Philip Red Eagle


Philip Harold Red Eagle is of Dakota and Puget Sound Salish heritage. His father, Philip Sr., is of Sisseton-Wahpeton-Mdewakanton-Yankton descent; and his mother, Marian (formerly Mary Ann) is of Steilacoom-S'Klallam descent. Clan names are unknown. They met in the late 30's at Chemawa Indian School near Salem, Oregon and subsequently married in the Summer of 1940.

Philip was born at St. Joseph's Hospital in Tacoma, Washington, 16 February 1945, and was raised in the Northwest, including Sitka , Alaska, were he graduated from Sitka Senior High School in 1963. He holds two degrees from the University of Washington, Seattle, a Bachelor of Fine Arts in Metal Design from the School of Art (1983) and a Bachelor of Arts in Editorial Journalism from the School of Communications (1987). He minored in Art Photography, Photojournalism and Native American Studies.

Philip writes poetry, fiction, essays and reviews. His works have been included in Art Access, Encyclopedia of North American Indians, Humanities Today, Nobody's Orphan Child (Anthology), Northwest Ethnic News, The Raven Chronicles, Red Ink, Seattle Arts Commission Newsletter - Diverse Views, Guest Editor Series-1990.

His current work is a book of fiction titled: Red Earth - A Vietnam Warrior's Journey. Red Earth has received high praise and is now going into a 2nd Edition. Red Earth is actually two novellas focused around the return home of Native American Vietnam veterans and their struggles with their loss and inability to cope with with their past. It is Philip's experiences in Vietnam in 1970-72 that he draws his images for these stories.

Philip is also a visual artist and a photojournalist. His photos have appeared in American Indian Art Magazine, Air Cal Magazine, Northwest Ethnic News, The Raven Chronicles, The Seattle Post Intelligencer, The Seattle Times and The Tacoma News Tribune, as well as several gallery exhibits across the country.

Philip is the originator and co-founder of The Raven Chronicles - Multicultural Journal of Art, Literature & The Spoken Word (1990). He is currently publishing a South Sound Edition of the Raven out of Tacoma, Washington. There is also an On-Line Edition of the Raven.

Philip has also worked in the area of cultural resurgence for the last five years. He has been part of the Canoe Nations Program which is bringing back the Traditional Carved Canoe to the Northwest. He is primarily concerned with using the canoe as a mechanism in which to bring about cultural change among the tribes and to bring the notion of traditional ideas to bring about healing and pride among Native youth. He has found that it also works with adults and elders. The focus of the use of these canoes has been in canoe journeys which encourage group cooperation, discipline and cultural pride. This is a growing program which has no single leader. The leadership comes from the canoe societies of each tribe and various spiritual and cultural persons from the area. This years journey, Power Paddle to Puyallup, started in Vancouver, British Columbia (Squamish) and passed through Tsawwassen, Lummi, Swinomish, Tulalip, Port Gamble S'Klallam, Suquamish Nations and finished at Puyallup, near Tacoma, WA. This has been a rapidly growing and successful program. The spiritual aspect has been especially powerful and has left some very positive and beautiful images in the hearts and minds of it participants.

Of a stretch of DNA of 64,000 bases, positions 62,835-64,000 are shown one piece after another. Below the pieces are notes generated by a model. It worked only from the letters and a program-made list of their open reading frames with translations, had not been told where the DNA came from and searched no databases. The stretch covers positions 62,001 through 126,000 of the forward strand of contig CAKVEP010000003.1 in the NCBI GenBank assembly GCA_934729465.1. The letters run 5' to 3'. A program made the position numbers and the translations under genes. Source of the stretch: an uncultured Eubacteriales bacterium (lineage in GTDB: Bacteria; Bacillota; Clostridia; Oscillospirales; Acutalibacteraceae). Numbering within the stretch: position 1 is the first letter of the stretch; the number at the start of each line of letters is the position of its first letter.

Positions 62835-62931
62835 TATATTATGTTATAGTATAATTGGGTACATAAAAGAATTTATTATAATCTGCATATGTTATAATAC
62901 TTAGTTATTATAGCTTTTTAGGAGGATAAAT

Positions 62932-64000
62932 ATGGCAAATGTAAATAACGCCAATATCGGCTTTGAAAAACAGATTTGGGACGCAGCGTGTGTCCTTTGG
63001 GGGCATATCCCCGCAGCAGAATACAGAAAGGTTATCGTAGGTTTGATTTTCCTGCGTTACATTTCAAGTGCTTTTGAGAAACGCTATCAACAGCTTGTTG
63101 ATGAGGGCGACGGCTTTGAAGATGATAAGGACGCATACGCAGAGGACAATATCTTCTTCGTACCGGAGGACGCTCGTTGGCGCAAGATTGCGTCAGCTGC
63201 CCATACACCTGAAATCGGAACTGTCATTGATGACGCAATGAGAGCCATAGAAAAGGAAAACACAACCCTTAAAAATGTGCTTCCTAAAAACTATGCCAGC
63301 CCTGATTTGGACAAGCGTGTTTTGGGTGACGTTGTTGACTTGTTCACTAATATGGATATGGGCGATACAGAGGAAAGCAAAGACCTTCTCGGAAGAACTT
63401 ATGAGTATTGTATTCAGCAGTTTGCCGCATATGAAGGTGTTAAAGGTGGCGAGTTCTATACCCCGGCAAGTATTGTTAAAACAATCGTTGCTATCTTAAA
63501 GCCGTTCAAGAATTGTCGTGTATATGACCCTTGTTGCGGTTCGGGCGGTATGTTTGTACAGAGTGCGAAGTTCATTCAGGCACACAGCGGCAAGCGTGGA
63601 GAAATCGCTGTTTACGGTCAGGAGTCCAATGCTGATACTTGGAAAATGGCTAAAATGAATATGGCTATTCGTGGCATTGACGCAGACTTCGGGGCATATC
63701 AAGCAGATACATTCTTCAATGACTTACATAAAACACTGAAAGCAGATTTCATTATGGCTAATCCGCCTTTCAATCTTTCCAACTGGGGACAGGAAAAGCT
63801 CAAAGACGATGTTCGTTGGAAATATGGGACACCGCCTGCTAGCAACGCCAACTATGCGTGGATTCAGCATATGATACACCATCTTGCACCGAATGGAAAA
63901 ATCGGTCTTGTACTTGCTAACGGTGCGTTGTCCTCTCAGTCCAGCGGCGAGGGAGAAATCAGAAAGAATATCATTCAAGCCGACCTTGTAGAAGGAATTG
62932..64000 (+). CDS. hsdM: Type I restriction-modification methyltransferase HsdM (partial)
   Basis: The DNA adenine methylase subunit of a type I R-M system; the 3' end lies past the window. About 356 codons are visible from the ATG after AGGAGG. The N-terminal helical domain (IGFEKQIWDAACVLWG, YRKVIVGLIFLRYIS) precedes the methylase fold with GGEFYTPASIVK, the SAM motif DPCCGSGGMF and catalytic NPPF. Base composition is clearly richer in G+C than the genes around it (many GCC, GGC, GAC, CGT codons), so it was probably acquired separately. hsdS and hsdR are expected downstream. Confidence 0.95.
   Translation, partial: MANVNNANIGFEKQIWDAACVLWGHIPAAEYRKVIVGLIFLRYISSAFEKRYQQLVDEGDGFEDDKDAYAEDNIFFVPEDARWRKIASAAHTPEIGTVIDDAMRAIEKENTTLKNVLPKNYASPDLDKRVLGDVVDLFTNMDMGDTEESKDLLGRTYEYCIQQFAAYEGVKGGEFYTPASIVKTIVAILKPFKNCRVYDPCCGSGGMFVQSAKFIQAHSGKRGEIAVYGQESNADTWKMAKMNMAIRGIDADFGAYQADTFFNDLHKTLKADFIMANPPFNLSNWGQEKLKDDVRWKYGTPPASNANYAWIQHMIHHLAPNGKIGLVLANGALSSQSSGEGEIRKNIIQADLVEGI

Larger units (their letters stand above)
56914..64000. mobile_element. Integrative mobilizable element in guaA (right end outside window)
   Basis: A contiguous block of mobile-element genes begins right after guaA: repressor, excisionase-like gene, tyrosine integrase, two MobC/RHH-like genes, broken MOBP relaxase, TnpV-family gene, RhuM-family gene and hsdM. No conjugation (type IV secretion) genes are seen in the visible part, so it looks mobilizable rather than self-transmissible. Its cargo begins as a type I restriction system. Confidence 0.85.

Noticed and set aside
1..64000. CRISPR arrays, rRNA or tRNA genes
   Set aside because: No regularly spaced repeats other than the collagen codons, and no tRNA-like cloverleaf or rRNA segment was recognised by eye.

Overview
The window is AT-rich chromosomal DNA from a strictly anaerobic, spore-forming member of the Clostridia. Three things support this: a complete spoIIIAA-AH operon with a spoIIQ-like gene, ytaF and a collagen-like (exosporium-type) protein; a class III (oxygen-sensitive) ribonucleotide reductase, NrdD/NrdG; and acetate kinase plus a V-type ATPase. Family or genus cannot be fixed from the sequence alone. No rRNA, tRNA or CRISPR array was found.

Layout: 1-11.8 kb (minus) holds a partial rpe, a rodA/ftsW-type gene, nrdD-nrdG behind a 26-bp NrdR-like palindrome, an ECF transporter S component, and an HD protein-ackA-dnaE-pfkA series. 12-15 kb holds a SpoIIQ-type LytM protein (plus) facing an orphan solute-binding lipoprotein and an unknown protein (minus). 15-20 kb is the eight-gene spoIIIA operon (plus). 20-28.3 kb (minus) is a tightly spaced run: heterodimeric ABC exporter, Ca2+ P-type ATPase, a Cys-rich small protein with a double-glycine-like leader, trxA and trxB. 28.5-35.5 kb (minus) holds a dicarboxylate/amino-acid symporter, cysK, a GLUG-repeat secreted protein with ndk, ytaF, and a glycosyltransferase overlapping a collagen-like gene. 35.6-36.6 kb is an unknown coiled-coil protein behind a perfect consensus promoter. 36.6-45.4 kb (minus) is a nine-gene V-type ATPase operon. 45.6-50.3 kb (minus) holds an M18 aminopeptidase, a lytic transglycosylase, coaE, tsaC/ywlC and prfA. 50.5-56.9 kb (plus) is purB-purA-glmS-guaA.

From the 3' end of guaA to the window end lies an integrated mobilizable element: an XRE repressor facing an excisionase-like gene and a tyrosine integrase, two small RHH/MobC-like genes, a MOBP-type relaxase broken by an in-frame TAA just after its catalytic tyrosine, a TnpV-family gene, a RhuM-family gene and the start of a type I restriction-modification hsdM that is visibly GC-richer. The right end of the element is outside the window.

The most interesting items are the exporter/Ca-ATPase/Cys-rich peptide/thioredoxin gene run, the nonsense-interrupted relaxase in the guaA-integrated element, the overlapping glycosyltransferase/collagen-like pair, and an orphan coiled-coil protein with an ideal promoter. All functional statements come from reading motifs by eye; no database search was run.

Writing available online

from the novella "Bois de Sioux" in Red Earth
June 11 Diary, Gemini Blue
My Return from Nam

Philip's complete publication list.

Awards and Honors

In 1990, Philip was the Guest Editor of Diverse Views, the Seattle Arts Commission Newsletter. He was awarded an Artist Trust GAP Grant for Literature and the Louis Littlecoon Oliver Memorial Prose Award Awarded by the Native Writers' Circle of the Americas at the University of Oklahoma - Norman, Oklahoma. In 1997 he received the Margaret K. Williams Award for Support of the Arts by the Pierce County Arts Commission.

Philip has served on the Boards of the local FEMA Board in Tacoma in 1997-98, the Red Eagle Soaring Theatre Group in Seattle, the InterTribal Cultural Arts Coalition of Tacoma, and the Northwest Native Writers' Circle of Seattle / Tacoma. He has also served on panels for the Seattle Arts Commission for Community & Traditional Arts and for Community Arts, the Regional NEA Panel on Photography in Minneapolis, and the Governor's Task Force on Arts for Heritage and Cultural Preservation.

Books by Philip Red Eagle or containing his work

Fiction       icon

Red Earth: A Vietnam Warrior's Journey, Holy Cow! Press.
Second edition now available.
Review of Red Earth by Craig Womac, from SAIL
Review of Red Earth by Heid E. Erdrich
Review of Red Earth by Elizabeth Ann Scarborough

Anthologies       icon

Contemporary Native American Literature, Coffee House Press.
forthcoming April 1999
Nobody's Orphan Child, 1996 Red Sky Poetry Theatre Anthology.

Other Writing by Philip

Encyclopedia of North American Indians, Marshall Cavendish Corporation.

In Association with

This is an "official" site in that this page was constructed with the assistance and active collaboration of the poet, Philip Red Eagle.

© 1998 Philip Red Eagle and Karen Strom.

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